As the economy fluctuates, tenant bankruptcies become a greater risk for commercial landlords. Yet some landlords are not familiar with the rights provided to them under the Bankruptcy Code, nor are they aware of the protections provided to a tenant in bankruptcy. For example, certain lease provisions are unenforceable once a tenant files for bankruptcy. Should a landlord attempt to exercise its rights under the lease without first seeking approval from the bankruptcy court, the landlord may be subject to strong sanctions. The purpose of this article is to provide landlords with the questions and answers they should consider when a commercial tenant files for bankruptcy.

1. What effect does a tenant’s bankruptcy have on the lease?

Once a tenant files for bankruptcy, it has three options regarding the lease: it can assume the lease and continue performing all obligations, or assume and assign the lease to a third party, or reject the lease and surrender the premises and terminate performance. The Bankruptcy Code gives the debtor-tenant 120 days to decide whether to assume or reject the lease. During this period, the tenant can request one 90 day extension to decide what to do with the lease.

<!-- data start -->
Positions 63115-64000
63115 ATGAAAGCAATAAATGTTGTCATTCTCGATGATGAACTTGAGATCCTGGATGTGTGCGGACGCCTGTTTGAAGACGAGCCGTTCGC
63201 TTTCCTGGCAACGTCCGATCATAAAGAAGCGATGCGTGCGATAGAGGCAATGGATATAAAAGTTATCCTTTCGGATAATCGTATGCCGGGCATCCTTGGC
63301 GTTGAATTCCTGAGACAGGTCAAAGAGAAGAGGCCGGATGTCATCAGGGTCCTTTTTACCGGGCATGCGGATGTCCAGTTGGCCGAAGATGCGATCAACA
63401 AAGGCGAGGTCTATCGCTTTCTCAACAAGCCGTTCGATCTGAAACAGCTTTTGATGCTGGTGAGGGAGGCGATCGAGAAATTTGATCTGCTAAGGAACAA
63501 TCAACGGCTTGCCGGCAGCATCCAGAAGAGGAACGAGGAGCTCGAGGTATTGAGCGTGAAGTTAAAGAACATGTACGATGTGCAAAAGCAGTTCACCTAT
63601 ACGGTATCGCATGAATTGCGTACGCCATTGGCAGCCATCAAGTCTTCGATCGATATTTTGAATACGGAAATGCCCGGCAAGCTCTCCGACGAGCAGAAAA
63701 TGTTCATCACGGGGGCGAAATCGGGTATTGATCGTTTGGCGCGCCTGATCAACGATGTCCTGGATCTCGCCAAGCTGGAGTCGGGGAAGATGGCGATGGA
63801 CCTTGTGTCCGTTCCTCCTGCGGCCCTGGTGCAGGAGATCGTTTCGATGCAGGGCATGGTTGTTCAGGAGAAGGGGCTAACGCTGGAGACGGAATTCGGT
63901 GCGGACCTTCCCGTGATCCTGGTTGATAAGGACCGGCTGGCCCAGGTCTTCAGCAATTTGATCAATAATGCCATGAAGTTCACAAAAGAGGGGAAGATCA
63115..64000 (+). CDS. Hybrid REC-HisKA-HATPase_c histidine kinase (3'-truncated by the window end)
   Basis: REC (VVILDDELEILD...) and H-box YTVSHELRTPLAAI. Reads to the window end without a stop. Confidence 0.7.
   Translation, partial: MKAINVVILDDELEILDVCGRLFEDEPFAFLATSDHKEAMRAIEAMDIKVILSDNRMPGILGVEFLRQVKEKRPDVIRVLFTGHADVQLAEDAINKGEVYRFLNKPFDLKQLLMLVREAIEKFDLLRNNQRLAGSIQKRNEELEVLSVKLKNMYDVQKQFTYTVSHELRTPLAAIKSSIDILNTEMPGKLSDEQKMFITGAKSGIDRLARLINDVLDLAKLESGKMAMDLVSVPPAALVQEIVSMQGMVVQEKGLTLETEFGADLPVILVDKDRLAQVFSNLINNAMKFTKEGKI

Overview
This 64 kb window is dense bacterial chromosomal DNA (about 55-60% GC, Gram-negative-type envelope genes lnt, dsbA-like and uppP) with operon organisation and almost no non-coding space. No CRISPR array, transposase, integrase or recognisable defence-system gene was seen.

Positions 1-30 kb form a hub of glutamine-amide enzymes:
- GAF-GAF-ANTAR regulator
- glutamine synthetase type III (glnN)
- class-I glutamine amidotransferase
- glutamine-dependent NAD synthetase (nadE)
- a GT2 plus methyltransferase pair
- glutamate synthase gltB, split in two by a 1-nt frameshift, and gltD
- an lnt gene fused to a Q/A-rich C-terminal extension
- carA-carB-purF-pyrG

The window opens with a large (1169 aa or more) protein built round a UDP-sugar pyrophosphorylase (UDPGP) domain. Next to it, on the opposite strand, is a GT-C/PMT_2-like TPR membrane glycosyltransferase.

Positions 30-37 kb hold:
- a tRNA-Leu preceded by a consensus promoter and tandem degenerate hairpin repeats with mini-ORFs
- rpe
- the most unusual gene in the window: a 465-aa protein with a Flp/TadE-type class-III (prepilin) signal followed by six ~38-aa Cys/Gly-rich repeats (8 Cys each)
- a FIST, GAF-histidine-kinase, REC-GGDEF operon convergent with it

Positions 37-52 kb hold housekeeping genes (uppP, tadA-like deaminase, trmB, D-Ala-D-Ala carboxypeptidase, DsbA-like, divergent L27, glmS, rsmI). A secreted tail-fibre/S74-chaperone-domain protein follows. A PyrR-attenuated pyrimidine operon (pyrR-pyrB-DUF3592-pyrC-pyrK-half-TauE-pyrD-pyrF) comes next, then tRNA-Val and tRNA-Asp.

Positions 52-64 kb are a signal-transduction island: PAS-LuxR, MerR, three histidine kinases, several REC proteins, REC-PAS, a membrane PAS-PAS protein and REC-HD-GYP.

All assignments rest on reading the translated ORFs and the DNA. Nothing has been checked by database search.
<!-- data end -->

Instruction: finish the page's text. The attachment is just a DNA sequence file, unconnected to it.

If the debtor-tenant fails to assume or reject the lease within the 120 day period, and no extension is granted, the lease is deemed rejected. This is a significant provision for landlords. To be proactive, landlords should review all pleadings filed in the tenant’s bankruptcy proceeding to see if the debtor-tenant sought an extension of time to assume or reject. Additionally, landlords should review the tenant’s motions to assume, motions to assume and assign, as well as motions to reject leases. The exhibits to these motions often contain schedules identifying the leases affected by the motion.

2. How does the “automatic stay” of the Bankruptcy Code apply to landlords?

The automatic stay is one of the most powerful protections provided to debtors in a bankruptcy proceeding. The stay acts as an injunction that prohibits creditors (including landlords) from commencing or continuing any proceeding against the debtor which could have been commenced prior to the bankruptcy. Before a landlord seeks to enforce its rights under the lease (such as through eviction, termination or foreclosure), the landlord should seek “relief” from the automatic stay by filing a motion with the bankruptcy court.

It is important for landlords to realize that the automatic stay becomes effective without notice or a hearing. Were a landlord to be found in violation of the automatic stay, the debtor-tenant may be able to recover actual damages from the landlord, including attorneys’ fees. If the violation is found to be intentional, the debtor-tenant may recover punitive damages.